To begin with, thanks to everyone for the responses to part 1 of this series. I was totally surprised at how many messages and comments I received regarding my little 300-word ramble. My original background is in journalism (feature and straight news…. not political propaganda) and it felt great to move back into that direction.
Ok, then. As the title implies, back to happiness and contentment.
I am going to backtrack a little and use the term “appropriateness”. I ran across the word in a book I was reading this past week by Richard Paul Evans. As we discussed last week, life is going to hit us with difficult circumstances daily. When something negative occurs, we are not supposed to feel happy about it. Throughout our lives we will have both tears of joy and tears of sorrow. These are appropriate feelings for the situations we face, and they are totally fine. It is simply not possible (nor expected) to be happy all the time. This feeling of appropriateness is a sign of a healthy mental state which leads us to three areas that I would like to focus on over the next few weeks.
Happiness/satisfaction/contentment (or whatever you want to call it) is based on our physical, emotional, and spiritual well-being.
As much as I would like to take credit for coming up with these three areas, I did not. Most motivational books and speakers I have read or listened to agree that these are the three key areas of our lives. All three are equally important as they work together to benefit or hurt us each minute of our existence. If one of the three is off or lacking in some way, then our lives suffer from it. We can be physically fit and spiritually strong but if we become frustrated with a problem, our lives suffer. We can be emotionally and spiritually powerful but if our bodies are not healthy, we cannot play with our grand kids or do things with our families that we would like to do. And we can be in good physical and emotional health but if we are spiritually dead or in a backslid state, then our lives are going to seem to be missing something. All 3 areas work together to build our core being.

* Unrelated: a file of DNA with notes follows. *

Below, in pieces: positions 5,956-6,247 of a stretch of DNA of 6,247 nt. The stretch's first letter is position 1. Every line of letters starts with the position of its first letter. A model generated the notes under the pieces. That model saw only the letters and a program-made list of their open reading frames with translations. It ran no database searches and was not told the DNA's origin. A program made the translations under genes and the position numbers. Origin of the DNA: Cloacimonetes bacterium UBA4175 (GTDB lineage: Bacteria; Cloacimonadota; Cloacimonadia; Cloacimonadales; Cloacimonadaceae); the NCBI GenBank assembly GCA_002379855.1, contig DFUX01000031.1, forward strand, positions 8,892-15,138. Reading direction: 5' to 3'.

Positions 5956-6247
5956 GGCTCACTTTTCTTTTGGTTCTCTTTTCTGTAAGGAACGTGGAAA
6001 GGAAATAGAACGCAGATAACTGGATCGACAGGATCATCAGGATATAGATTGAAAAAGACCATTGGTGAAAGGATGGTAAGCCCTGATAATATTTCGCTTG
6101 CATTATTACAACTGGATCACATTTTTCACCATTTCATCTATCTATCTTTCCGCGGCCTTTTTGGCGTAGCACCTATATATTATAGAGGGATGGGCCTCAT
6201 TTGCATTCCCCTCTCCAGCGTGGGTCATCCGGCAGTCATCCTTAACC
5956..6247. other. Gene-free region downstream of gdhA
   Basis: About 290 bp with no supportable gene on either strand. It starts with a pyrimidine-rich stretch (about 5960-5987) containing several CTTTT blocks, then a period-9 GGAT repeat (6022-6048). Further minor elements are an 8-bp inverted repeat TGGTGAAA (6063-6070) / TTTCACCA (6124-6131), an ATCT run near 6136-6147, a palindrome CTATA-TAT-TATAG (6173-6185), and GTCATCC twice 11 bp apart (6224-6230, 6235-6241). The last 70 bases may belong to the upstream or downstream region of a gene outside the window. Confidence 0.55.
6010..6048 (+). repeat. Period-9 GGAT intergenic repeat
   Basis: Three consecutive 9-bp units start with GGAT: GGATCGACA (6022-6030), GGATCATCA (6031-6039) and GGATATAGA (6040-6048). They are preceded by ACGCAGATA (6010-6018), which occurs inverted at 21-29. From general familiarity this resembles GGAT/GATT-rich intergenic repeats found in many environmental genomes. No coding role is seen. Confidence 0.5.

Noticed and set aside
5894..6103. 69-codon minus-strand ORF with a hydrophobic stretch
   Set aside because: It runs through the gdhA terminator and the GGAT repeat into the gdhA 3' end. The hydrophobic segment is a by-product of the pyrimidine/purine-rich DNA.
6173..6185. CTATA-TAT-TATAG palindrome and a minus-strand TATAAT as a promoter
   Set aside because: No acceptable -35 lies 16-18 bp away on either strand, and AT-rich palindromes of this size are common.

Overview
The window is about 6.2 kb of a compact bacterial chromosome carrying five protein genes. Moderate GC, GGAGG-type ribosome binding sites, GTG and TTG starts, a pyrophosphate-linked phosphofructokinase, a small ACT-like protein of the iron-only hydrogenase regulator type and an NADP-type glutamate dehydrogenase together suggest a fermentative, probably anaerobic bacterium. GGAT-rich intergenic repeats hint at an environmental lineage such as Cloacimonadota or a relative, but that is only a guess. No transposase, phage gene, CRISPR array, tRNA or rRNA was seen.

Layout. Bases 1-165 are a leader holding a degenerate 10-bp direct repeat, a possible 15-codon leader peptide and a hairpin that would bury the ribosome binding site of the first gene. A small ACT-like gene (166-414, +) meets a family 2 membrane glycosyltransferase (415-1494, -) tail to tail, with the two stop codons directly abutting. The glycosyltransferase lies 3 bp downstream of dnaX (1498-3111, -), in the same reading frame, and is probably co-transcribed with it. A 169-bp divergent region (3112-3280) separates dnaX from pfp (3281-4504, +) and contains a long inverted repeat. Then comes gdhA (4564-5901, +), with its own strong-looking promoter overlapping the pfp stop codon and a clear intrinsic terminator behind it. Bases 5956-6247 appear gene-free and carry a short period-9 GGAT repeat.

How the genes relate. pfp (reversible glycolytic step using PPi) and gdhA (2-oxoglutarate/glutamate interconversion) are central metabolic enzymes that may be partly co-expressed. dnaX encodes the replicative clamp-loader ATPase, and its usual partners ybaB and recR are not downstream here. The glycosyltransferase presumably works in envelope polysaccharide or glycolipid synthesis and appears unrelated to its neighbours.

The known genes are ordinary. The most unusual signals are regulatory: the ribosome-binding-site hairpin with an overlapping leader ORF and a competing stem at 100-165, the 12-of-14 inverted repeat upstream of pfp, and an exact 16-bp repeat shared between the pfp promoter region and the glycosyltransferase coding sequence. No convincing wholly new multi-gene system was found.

So, with three separate concepts that we have already determined are equally important, where do we begin? That is a very simple answer. We do not begin with any of them. Instead, we start with a concept known as “self-accountability”.
David Goggins is an elite ultra-runner and former Navy Seal who currently stands out amongst the current group of motivational speakers/writers. Just mentioning his name will cause strong feelings to people who know (or have heard of) him as he is either revered to the level of almost a cult following or despised for his brutal language and perceived arrogance. Mr. Goggins will be running Badwater this year (the race I mentioned last week) in the elite wave. He is a strong runner who is a definite threat to win. While his manner of speaking and delivery is offensive to many people, I still love his message of self-accountability. We are the ones who control our reactions to what happens to us. The more difficulties we face (and overcome) the more we grow into strong human beings. In his world, there are absolutely no excuses. Zero. Nada. Zilch.
It is through this concept that we must begin. If we are not willing to look inside our own lives to find our faults, there will be no growth. We must see the areas in which we lack, analyze them in an objective manner and make a consistent effort to change.
In the third part of this series, we are going to look at the importance of the physical aspect of our lives (including taking care of our bodies through diet and exercise) as well as the difference between motivation and discipline. Thanks again! I look forward to any questions or comments that you have!